As 17-year-old Sophie Wang, who wrote in an op-ed on the topic in Stanford University’s student newspaper, told CNN earlier this year: “It’s a new trend that brings out old stereotypes and old taunts. Because it makes people like me feel uncomfortable and (to) some degree annoyed, it’s time to talk about it.”
Facing criticism, a number of influencers who had posted “fox eye” images, went on to delete them and apologize.
‘Zoom face’ and the rise of Botox
A patient receives Botox treatment while wearing PPE amid the Covid-19 pandemic during a clinical demonstration on May 11, 2020 in Sant Cugat, Spain. Credit: Miquel Benitez/Getty Images
When cosmetic clinics reopened in the US in summer, a number of surgeons reported higher demand for Botox, fillers and various other plastic surgery procedures. A study of Google data, published in the Aesthetic Plastic Surgery journal, found that — after an initial drop in interest in March and April — the volume of searches for a variety of cosmetic procedures was higher in June and July than it had been in the months before the pandemic. The American Society of Plastic Surgeons, meanwhile, reported that almost two-thirds of the clinics it surveyed had experienced an increase in virtual consultations.
There are many reasons why interest in cosmetic procedures may have boomed: more downtime to recover at home, masks helping to hide the immediate signs of treatments and, of course, Zoom.
Forced to move our professional and personal lives onto the video platform, many of us became more aware — and sometimes insecure — about our appearances. Dr. Sheila Nazarian, star of Netflix’s “Skin Decision,” told CNN Style in August that when her Beverly Hills clinic reopened after lockdown “lots of people came to get lower face work … because, with Zoom, the camera points up from below.”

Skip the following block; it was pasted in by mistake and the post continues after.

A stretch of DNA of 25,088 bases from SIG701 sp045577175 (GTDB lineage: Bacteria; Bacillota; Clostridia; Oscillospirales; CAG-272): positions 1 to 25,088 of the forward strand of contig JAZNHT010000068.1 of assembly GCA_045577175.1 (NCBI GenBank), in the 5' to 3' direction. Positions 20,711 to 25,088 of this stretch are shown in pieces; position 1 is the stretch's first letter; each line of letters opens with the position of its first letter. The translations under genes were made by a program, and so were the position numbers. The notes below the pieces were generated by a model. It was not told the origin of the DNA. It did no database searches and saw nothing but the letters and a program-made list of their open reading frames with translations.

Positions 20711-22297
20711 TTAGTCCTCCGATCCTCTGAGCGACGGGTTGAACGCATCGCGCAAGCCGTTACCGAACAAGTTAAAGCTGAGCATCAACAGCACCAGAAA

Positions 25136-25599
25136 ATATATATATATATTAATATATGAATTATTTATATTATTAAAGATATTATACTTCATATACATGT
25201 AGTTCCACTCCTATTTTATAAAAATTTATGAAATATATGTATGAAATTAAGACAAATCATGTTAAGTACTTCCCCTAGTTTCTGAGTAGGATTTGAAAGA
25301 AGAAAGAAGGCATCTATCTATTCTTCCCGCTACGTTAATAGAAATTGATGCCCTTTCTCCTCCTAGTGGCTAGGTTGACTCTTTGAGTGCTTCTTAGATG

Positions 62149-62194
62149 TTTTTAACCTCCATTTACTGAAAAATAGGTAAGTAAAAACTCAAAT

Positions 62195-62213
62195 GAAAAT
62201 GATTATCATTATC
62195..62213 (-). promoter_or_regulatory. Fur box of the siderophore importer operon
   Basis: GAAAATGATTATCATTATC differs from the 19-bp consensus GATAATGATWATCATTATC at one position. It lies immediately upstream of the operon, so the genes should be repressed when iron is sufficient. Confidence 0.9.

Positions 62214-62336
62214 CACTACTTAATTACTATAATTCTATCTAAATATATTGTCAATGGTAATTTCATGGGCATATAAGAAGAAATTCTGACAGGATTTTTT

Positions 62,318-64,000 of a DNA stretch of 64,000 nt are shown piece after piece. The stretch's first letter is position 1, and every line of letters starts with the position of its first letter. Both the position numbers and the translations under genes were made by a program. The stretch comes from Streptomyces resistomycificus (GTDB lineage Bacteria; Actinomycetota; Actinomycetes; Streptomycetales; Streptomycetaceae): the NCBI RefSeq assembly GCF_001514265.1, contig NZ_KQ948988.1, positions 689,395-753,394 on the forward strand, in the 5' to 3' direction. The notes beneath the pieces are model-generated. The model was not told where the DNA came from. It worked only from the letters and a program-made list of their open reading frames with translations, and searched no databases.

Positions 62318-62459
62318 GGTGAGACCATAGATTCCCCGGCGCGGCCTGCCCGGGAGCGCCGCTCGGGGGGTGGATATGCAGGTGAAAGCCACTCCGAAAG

The “Zoom effect” (or “Zoom boom”) saw growing demand for neck liposuctions, lower facial tightening facelifts and under-eye fillers, Nazarian said — but also tummy tucks, breast lifts and more.
“People started thinking about doing things that would make them feel good in the long-term,” she added.
Celebrity beauty ranges drop the ego
A product shot from the Rare Beauty line. Credit: From Rare Beauty
Celebrity beauty lines are nothing new. They’re almost mandatory for those who have been in the entertainment business long enough.
But stars’ skincare and makeup ranges are now increasingly values-driven, whether that’s about the ingredients used or the diversity of who they cater to. And with Covid-19 making in-person promotion and in-store unveilings practically impossible, 2020 felt like the year when marketeers started focusing not only on the celebs, but also what they stand for.
In July, Rihanna announced that Fenty Beauty was branching out into skincare with gender-inclusive Fenty Skin. Selena Gomez also released a new fragrance, makeup and beauty line called Rare Beauty, which is vegan-friendly, cruelty-free and designed with Gen-Zers in mind. And Issa Rae, the creator and star of “Insecure,” announced that she had bought Sienna Naturals, a hair-care line for textured hair.
Rather than plastering their respective star’s faces across the branding, these new lines offer something a little more meaningful. Long gone are the days of eponymous beauty products promising a shot at being as glamorous as their creators.